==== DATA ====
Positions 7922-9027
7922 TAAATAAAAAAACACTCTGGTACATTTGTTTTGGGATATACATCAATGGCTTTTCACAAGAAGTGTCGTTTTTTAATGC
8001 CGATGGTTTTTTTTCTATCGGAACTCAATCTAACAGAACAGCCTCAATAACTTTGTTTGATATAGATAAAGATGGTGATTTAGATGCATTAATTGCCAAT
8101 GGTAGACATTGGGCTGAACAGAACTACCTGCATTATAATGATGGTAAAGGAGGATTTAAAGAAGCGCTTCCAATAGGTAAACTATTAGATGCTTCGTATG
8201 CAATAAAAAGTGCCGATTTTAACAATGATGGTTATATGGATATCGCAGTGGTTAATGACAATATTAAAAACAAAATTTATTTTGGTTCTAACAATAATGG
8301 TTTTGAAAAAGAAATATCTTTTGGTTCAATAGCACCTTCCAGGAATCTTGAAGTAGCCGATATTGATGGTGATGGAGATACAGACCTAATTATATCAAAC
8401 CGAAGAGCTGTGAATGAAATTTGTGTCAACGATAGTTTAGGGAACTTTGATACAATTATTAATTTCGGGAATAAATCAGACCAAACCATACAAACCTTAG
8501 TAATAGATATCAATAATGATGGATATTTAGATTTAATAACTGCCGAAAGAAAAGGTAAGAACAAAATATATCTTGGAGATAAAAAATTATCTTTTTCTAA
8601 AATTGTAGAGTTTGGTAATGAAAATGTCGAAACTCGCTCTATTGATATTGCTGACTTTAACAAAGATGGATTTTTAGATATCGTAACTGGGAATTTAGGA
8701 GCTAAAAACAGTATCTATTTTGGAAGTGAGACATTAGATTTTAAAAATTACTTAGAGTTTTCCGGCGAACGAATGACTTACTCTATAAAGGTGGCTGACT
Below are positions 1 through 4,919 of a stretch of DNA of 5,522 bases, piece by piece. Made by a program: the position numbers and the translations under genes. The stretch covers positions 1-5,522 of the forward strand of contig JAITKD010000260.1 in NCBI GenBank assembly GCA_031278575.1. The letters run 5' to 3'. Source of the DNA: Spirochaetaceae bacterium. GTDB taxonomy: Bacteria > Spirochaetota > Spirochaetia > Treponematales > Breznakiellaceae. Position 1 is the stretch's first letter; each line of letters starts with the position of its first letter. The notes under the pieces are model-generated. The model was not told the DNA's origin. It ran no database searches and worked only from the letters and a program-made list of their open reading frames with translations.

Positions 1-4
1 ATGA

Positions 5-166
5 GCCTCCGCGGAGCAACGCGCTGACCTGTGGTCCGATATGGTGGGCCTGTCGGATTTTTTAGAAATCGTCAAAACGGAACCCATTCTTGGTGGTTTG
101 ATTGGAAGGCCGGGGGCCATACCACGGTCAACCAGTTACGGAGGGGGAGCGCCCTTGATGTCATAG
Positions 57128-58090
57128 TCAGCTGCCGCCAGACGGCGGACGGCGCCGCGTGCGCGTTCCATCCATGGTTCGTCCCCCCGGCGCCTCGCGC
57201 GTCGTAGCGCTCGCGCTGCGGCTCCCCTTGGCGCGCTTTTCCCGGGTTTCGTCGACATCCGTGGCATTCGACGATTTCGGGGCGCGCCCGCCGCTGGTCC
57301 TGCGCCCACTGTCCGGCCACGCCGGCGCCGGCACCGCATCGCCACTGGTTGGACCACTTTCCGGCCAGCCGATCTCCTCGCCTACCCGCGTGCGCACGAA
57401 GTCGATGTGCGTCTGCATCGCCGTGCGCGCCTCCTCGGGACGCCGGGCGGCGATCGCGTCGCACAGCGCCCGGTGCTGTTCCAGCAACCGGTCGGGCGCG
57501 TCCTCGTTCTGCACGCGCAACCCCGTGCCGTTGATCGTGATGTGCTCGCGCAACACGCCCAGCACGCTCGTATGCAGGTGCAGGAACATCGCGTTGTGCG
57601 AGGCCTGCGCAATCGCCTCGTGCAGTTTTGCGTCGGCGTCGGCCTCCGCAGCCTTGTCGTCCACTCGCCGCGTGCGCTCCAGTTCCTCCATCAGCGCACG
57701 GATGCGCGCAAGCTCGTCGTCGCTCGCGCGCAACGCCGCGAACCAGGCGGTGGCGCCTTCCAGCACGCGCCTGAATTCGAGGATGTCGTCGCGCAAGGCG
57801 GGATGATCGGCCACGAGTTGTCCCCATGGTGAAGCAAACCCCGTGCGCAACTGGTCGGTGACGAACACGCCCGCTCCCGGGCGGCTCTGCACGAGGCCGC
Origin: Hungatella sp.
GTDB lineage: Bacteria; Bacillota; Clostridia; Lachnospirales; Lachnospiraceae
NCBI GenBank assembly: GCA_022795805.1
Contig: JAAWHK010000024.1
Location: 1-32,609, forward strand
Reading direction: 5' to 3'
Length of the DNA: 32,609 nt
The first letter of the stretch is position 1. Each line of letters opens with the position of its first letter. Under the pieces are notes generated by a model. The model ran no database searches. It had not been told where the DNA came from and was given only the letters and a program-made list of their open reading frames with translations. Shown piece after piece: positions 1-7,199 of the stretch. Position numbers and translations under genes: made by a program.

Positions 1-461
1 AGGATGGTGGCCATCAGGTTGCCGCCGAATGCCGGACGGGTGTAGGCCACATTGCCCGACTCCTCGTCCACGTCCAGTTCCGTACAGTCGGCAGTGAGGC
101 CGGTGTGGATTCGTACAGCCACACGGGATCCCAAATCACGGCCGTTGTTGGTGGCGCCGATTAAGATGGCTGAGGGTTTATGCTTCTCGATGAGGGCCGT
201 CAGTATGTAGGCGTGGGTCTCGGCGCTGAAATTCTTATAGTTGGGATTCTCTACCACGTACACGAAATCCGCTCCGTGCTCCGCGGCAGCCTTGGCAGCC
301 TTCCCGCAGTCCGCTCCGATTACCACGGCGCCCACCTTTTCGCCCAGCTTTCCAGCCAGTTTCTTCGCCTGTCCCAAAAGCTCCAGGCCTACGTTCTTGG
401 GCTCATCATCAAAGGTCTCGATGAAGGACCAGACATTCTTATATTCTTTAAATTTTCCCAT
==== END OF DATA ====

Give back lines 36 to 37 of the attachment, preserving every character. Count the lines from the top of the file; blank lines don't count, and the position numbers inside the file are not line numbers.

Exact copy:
101 CGGTGTGGATTCGTACAGCCACACGGGATCCCAAATCACGGCCGTTGTTGGTGGCGCCGATTAAGATGGCTGAGGGTTTATGCTTCTCGATGAGGGCCGT
201 CAGTATGTAGGCGTGGGTCTCGGCGCTGAAATTCTTATAGTTGGGATTCTCTACCACGTACACGAAATCCGCTCCGTGCTCCGCGGCAGCCTTGGCAGCC